[00:07:01] Mélanie Lamotte: So a big difference between the French and the British empire is that the French sent much fewer settlers to the North American colonies than the French did. When La Salle claimed Louisiana for France, it was just, there were just a few dozen French people across all of Louisiana.
And so, yes, it made a difference in comparison to the British colonies. But for example, that policy of assimilation that I was talking about, it’s something that you also see in other empires, including in New Spain. At the very beginning, they were trying to evangelize those people, but also to promote intermarriages and de Hispanization of the people.
[00:07:41] Benjamin Wright: there’s still a sort of European cultural chauvinism. Oh, yes, absolutely. Surprise, surprise. How is slavery operating in the French Empire?
[00:07:50] Mélanie Lamotte: So slavery. existed in the French empire from the very beginning. So first there was Native American slavery in the colony of New France, which was the first French colony was founded in 1608.
Native American slavery existed before the French came. to the French empire. And there is this historian called Brett Rushforth who showed how the French managed to form alliances that allowed them to build an empire in North America through this trade in slave captives. And then African slaves. were taken to the French Americas from the early 17th century.
And so there was this black slavery, this African slavery in the Atlantic. But something that I also discuss in my book is that slavery also existed in the Indian Ocean, but it was a different form of slavery because the slaves who were taken to Isle of France and Isle of France, which is now called Mauritius, and Isle Bourbon, which is now La Réunion.
They came from South Asia, they came from East Africa, and some of them came from West Africa as well. And a lot of them, the majority of them actually came from Madagascar. So the mix of culture was very different in the Indian Ocean, but slavery also existed
[00:09:03] Benjamin Wright: there. It would seem from the title of your book, you’re saying that sex, race, and labor are ways that you make empire.
They’re essential to the construction of an empire. And this seems very different from the traditional view is that it takes, you know, gun germs and steel, or that empire is made at the end of a bayonet. How does sex, race, and labor factor into how empire is made?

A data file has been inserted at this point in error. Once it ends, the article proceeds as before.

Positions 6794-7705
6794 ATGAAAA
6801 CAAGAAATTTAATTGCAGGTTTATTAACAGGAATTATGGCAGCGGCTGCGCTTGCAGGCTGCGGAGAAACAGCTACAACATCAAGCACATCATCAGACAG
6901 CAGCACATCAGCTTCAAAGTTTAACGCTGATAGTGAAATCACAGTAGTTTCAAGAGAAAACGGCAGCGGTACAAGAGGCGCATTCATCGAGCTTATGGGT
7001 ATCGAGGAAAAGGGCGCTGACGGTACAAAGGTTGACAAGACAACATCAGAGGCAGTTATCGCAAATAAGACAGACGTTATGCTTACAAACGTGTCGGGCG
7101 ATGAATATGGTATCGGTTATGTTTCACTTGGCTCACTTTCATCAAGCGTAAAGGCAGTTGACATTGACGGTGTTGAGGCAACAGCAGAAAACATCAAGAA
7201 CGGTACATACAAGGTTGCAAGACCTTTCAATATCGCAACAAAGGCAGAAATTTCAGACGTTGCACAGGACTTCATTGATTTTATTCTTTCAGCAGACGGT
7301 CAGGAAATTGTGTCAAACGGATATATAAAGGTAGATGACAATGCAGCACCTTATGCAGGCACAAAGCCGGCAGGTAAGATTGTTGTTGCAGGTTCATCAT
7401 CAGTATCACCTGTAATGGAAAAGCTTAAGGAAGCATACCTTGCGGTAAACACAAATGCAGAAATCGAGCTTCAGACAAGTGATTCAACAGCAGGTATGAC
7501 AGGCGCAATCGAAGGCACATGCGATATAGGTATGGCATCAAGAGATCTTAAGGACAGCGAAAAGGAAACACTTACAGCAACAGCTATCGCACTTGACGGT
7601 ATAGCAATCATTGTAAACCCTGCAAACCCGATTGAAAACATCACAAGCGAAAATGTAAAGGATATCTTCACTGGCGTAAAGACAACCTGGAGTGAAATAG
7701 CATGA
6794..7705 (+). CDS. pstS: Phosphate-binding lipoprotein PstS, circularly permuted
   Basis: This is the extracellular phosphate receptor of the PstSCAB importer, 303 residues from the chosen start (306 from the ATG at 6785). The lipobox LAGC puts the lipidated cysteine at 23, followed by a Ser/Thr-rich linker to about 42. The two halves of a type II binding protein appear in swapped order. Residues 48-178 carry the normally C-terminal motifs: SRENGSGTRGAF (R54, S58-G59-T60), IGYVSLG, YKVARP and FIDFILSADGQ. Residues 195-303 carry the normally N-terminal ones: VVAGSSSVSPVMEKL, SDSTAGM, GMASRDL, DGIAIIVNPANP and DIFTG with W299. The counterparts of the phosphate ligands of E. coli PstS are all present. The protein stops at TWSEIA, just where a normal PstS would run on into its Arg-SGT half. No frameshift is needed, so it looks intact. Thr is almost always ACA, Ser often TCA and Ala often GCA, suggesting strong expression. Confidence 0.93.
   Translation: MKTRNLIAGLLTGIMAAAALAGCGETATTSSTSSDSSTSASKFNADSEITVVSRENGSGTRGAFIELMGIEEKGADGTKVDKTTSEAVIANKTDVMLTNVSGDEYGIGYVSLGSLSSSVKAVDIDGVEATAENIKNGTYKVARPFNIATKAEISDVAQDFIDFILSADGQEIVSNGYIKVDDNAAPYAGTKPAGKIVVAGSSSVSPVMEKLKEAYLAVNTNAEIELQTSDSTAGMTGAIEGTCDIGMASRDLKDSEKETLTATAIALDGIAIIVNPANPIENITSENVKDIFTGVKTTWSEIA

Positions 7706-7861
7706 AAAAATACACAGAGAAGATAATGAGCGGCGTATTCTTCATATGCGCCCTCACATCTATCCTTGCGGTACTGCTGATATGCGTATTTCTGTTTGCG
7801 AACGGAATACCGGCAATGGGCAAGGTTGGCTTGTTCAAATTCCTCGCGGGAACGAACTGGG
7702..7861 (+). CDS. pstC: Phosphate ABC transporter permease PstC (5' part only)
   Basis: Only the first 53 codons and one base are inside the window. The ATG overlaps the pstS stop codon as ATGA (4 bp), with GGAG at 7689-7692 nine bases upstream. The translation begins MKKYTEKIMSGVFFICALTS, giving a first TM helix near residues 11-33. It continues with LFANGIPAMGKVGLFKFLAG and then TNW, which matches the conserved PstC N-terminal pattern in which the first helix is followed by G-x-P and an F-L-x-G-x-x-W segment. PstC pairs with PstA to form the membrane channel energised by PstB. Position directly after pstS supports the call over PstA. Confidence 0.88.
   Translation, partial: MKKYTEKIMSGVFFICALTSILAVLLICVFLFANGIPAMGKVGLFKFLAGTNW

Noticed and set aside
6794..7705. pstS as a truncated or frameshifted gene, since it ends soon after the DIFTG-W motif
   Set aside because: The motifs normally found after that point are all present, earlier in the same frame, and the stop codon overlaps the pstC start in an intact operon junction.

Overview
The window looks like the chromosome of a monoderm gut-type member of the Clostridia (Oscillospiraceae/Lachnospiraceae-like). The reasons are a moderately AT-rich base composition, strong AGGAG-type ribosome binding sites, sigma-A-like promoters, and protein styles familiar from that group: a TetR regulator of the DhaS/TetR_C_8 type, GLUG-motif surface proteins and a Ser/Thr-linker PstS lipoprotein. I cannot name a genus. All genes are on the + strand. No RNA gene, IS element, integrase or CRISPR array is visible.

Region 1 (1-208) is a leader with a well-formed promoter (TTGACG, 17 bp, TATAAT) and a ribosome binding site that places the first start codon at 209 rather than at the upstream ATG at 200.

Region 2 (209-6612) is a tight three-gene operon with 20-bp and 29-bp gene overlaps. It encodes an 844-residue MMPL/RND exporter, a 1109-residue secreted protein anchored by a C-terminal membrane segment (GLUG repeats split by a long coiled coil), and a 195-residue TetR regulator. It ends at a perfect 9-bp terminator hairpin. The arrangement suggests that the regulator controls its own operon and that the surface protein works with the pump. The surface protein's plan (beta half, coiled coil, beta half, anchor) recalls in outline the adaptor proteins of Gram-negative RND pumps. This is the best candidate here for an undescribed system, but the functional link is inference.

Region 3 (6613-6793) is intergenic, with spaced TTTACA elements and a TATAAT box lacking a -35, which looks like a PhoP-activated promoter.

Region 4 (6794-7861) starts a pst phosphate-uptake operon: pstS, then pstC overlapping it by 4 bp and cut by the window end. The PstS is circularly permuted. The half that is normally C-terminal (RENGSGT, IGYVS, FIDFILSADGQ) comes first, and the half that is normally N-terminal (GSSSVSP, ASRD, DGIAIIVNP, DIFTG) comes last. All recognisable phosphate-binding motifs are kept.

[00:09:22] Mélanie Lamotte: Yeah, so that’s a very good question. So my point in this book is basically that sex was the primary maker of vampires and specifically interracial unions and relationships inside and outside of wedlock.
So when it comes to sex, sex contributed to the making of vampire in different ways. For example, It allowed the French to form alliances with indigenous people, not only in North America, we already know about that, but also in West Africa and in the Southwest Indian Ocean, especially in Madagascar and in French India.
It also allowed the French to advance evangelization. As I discussed earlier, in terms of like the assimilation projects, really big part of the French imperial plan, not just in Illinois, in the Illinois country, we already knew about that, but also in Madagascar. And most importantly, those interracial relationships, they allowed the French to populate their empire.
And. Nowhere was it more true than on the southwestern isle of Bourbon in the Indian Ocean. Eventually, the children born to those mixed relationships, they were assimilated into the white population and they were actually classified as white. So that’s for sex. And then for race, I show in my book that there was a rigidification of imperial policies.